Musings from Home

I have long bemoaned the lack of creative projects in Emerald’s education. I fondly look back at all the book reports and presentations, the maps, the films, the made-up civilizations, etc. of my youth. I felt that creativity and writing skills were taking a major backseat (like they were all the way in Nebraska while the front of the car was in Virginia) to the standardized testing to demonstrate compliance with “No Child Left Behind”.

Finally, last year after all the testing was done, Emerald was assigned a really cool project: She was to make a “Book in a Bag” report.

She had to write summaries of the chapters of the book she read and then come up with seven objects that represent happenings in the book and put them in a paper bag decorated with the title and author of the book on one side and a summary and illustration on the other. She was asked to make sure that not all of the objects were literal. Emerald had so much fun with this project; she loved discussing, shopping for, and making the items for within the bag. She is one creative, artistic child.

A couple of weeks ago, she was assigned another super neato project: She had to make a musical instrument from things that could be found around the house. She and I immediately began perusing websites of “build your own” instrument instructions. After combing through several pages showing how to make wind instruments from plastic soda bottles and such, we came to one which showed a Japanese kokiriko made from floppy disks. Her decision was instantaneous.

I know what you’re thinking, how do floppy disks qualify as something lying around the house these days? That may be the case in a normal house in 2011, but what about in a house of technology pack rats? Jim and I just happened to have an entire box of unused, colorful, floppy disks enjoying their retirement in a cabinet in our home office.

After explaining to Emerald what floppy disks are (she was, after all, born after the year 2000), we all began brainstorming how to make this instrument even cooler.

And Jim, being a power tool enthusiast, starting planning how Emerald could do the bulk of this project herself (with guidance, of course) as safely as possible. To that end, he set up the following drill press jig:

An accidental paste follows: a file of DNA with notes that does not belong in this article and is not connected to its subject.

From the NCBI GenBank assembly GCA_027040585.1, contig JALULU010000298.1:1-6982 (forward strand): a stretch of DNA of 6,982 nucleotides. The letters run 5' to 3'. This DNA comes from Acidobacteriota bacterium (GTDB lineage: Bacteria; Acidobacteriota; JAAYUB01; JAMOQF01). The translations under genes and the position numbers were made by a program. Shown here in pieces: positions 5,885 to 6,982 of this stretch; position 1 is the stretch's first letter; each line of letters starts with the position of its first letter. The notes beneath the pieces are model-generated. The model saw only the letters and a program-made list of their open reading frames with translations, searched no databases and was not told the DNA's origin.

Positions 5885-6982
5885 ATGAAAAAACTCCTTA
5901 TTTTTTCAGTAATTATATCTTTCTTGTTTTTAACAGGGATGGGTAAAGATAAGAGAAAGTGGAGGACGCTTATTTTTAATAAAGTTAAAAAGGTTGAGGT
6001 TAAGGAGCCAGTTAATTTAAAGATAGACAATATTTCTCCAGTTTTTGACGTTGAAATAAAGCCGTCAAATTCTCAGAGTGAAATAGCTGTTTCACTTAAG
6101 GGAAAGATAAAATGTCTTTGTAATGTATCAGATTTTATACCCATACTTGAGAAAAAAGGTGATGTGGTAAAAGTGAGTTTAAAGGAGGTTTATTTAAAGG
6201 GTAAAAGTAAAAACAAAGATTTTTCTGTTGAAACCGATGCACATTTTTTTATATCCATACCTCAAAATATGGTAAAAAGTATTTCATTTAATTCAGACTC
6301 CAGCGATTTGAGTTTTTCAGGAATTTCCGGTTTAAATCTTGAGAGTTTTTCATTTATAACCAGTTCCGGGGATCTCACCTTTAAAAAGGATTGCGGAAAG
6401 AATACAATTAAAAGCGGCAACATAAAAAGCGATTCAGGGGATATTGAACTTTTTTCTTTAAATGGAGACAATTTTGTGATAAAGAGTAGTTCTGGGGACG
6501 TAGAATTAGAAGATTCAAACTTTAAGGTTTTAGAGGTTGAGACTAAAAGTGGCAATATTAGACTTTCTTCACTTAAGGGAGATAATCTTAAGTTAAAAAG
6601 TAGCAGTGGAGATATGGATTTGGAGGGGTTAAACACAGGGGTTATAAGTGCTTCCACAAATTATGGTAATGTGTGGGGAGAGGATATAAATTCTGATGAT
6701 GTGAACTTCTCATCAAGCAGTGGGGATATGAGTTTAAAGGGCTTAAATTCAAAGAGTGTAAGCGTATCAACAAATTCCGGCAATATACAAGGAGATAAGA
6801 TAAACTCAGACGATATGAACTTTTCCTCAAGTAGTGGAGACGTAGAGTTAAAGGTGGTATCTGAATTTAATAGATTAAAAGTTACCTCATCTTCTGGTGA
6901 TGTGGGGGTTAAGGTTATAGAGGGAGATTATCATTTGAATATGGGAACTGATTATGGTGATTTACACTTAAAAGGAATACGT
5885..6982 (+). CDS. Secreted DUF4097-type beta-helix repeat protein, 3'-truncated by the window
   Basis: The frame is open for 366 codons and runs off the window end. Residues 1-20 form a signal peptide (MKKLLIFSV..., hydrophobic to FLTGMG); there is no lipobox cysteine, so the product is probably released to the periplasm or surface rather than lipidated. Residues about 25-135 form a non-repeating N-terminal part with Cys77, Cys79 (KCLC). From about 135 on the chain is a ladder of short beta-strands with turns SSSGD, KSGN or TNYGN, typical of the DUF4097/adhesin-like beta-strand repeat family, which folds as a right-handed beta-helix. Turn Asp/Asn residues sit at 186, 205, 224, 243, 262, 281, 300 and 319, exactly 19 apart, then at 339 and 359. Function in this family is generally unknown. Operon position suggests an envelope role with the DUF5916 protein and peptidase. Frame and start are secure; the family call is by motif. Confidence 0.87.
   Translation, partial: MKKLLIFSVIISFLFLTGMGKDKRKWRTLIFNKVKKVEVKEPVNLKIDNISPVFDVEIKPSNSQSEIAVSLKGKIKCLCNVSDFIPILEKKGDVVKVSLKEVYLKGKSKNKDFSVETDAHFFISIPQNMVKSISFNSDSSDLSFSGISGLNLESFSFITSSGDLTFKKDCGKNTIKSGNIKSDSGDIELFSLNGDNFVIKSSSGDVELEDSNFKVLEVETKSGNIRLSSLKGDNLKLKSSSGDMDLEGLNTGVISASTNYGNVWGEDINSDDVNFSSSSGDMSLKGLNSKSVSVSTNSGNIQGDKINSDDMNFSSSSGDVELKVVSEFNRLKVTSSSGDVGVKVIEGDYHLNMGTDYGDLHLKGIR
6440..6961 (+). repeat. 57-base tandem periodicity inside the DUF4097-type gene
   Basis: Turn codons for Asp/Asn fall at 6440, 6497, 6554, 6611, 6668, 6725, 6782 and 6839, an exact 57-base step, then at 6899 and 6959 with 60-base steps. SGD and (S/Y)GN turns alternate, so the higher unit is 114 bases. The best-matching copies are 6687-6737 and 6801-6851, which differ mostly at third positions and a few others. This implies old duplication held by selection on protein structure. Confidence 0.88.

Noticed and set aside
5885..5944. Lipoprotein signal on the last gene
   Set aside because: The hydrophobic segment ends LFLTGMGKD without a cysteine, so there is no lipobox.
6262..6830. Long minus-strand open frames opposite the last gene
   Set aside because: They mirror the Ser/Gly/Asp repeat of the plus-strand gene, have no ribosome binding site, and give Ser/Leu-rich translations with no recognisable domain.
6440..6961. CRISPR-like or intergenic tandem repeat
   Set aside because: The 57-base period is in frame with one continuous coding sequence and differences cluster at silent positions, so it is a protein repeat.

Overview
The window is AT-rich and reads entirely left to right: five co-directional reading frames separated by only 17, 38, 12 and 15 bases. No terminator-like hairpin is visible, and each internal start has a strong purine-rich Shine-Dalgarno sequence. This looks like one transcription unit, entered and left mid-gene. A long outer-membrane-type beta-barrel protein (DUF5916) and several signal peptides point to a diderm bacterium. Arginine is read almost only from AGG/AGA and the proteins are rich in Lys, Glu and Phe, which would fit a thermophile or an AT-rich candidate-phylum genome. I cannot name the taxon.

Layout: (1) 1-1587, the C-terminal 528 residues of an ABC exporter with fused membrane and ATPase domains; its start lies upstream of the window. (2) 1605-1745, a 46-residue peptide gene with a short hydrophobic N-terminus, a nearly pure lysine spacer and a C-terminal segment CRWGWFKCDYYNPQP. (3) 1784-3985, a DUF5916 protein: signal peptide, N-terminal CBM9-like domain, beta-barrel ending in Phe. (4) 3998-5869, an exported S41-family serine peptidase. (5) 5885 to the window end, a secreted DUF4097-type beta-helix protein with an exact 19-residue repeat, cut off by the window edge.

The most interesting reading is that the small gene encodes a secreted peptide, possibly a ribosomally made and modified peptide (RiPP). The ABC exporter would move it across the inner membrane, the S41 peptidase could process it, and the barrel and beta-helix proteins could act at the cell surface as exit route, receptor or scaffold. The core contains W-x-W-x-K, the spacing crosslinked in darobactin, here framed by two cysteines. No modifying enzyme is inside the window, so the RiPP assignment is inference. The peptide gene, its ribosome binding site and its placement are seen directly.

He then taught our lovely daughter (actually both of them) the must-know safety rules when using any power tool:

  • Always, always, always wear safety glasses.
  • Never, ever touch the drill bit while it’s still spinning.
  • Always unplug a power tool when it’s not being used.
  • Etc.

My job was to take pictures Emerald could include in the accompanying report and journal she had to write.

But the drill press was WAY too cool for any of us to let Emerald and Daddy have all the fun, so of course Sapphire and I had to take a turn (or two in her case). I only got one turn because I was the one who cracked the disk around the holes so much that it was the only unusable disk of the bunch! Mama needs to stick to her knitting needles and leave the drilling to the professionals (in this case a 10-year-old and an assisted 5-year-old)! 🙂

After the drilling was all done, it was time to cut the dowels for the handles. I cringed just thinking of Emerald using a chop saw, although I trust Jim implicitly and I know with all certainty that he would not take any chances with her safety. Still, I couldn’t get that “Walk the Line” scene out of my head.

Emerald was completely willing to give it a try (as I kept my mouth shut), that is until Jim gave his final warning: “You are perfectly safe as long as you keep away from the saw blade.” When she asked what could happen, he answered honestly, “The saw could cut your arm off.” That did it. Emerald is a dedicated student and this was her project, but there is no way that she is going to risk life and limb (literally!) for any project. She decided that she could still contribute to the cutting of the handles, as the dowel holder (at the long end). This suited Mama much better, too.

Once the handles were cut and the tools were cleaned off and put away, it was time to assemble the instrument by screwing the wooden handles onto two end disks and threading pink twine through the holes in the disks, separating each disk by three washers. This was another place that Mama, Daddy, and Sapphire could help a little. It was fun putting the washers on, although Emerald asked us to let her do most of them. It was important to her that she do her own project. Did I mention she is dedicated? Plus she was having fun, too! 🙂

A few knots and a little tennis tape later and [drum roll please]:

I know this really cool project will stick with all of us for a long time. It was such a fun, family adventure, with lots of laughter and photo ops! Woo Hoo!

Have you (or your children) done any fun school projects that you still remember fondly — or maybe even still have around?

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Comments on: "Making Music With a Techno-Dinosaur" (1)

  1. That is an amazing project! Great job, E! Art is pretty big at my kids’ school so sometimes I feel like every other week I have a new “family project” to work on. I guess our favorites are the two projects that won our daughter her city awards! Although, it means the city still has her art hanging somewhere…

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